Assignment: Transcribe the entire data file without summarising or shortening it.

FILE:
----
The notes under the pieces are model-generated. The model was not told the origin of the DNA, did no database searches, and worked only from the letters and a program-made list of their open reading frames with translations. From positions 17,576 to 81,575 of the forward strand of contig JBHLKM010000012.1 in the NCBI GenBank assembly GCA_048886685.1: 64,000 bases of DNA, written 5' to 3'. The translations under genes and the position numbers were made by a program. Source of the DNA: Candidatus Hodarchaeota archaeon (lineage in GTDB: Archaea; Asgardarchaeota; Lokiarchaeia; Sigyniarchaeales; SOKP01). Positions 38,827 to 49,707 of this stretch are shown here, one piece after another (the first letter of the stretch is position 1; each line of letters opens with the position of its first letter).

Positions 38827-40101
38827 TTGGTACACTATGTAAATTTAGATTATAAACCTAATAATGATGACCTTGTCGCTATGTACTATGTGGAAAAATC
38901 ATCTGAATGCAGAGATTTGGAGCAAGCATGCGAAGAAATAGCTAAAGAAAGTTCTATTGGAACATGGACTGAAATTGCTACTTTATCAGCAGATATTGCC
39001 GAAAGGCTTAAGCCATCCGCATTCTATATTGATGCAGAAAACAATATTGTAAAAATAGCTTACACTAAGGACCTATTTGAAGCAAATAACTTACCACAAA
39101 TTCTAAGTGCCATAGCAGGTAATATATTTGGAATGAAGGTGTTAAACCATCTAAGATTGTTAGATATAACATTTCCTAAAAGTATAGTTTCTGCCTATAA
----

The notes under the pieces are model-generated. The model was not told the origin of the DNA, did no database searches, and worked only from the letters and a program-made list of their open reading frames with translations. From positions 17,576 to 81,575 of the forward strand of contig JBHLKM010000012.1 in the NCBI GenBank assembly GCA_048886685.1: 64,000 bases of DNA, written 5' to 3'. The translations under genes and the position numbers were made by a program. Source of the DNA: Candidatus Hodarchaeota archaeon (lineage in GTDB: Archaea; Asgardarchaeota; Lokiarchaeia; Sigyniarchaeales; SOKP01). Positions 38,827 to 49,707 of this stretch are shown here, one piece after another (the first letter of the stretch is position 1; each line of letters opens with the position of its first letter).

Positions 38827-40101
38827 TTGGTACACTATGTAAATTTAGATTATAAACCTAATAATGATGACCTTGTCGCTATGTACTATGTGGAAAAATC
38901 ATCTGAATGCAGAGATTTGGAGCAAGCATGCGAAGAAATAGCTAAAGAAAGTTCTATTGGAACATGGACTGAAATTGCTACTTTATCAGCAGATATTGCC
39001 GAAAGGCTTAAGCCATCCGCATTCTATATTGATGCAGAAAACAATATTGTAAAAATAGCTTACACTAAGGACCTATTTGAAGCAAATAACTTACCACAAA
39101 TTCTAAGTGCCATAGCAGGTAATATATTTGGAATGAAGGTGTTAAACCATCTAAGATTGTTAGATATAACATTTCCTAAAAGTATAGTTTCTGCCTATAA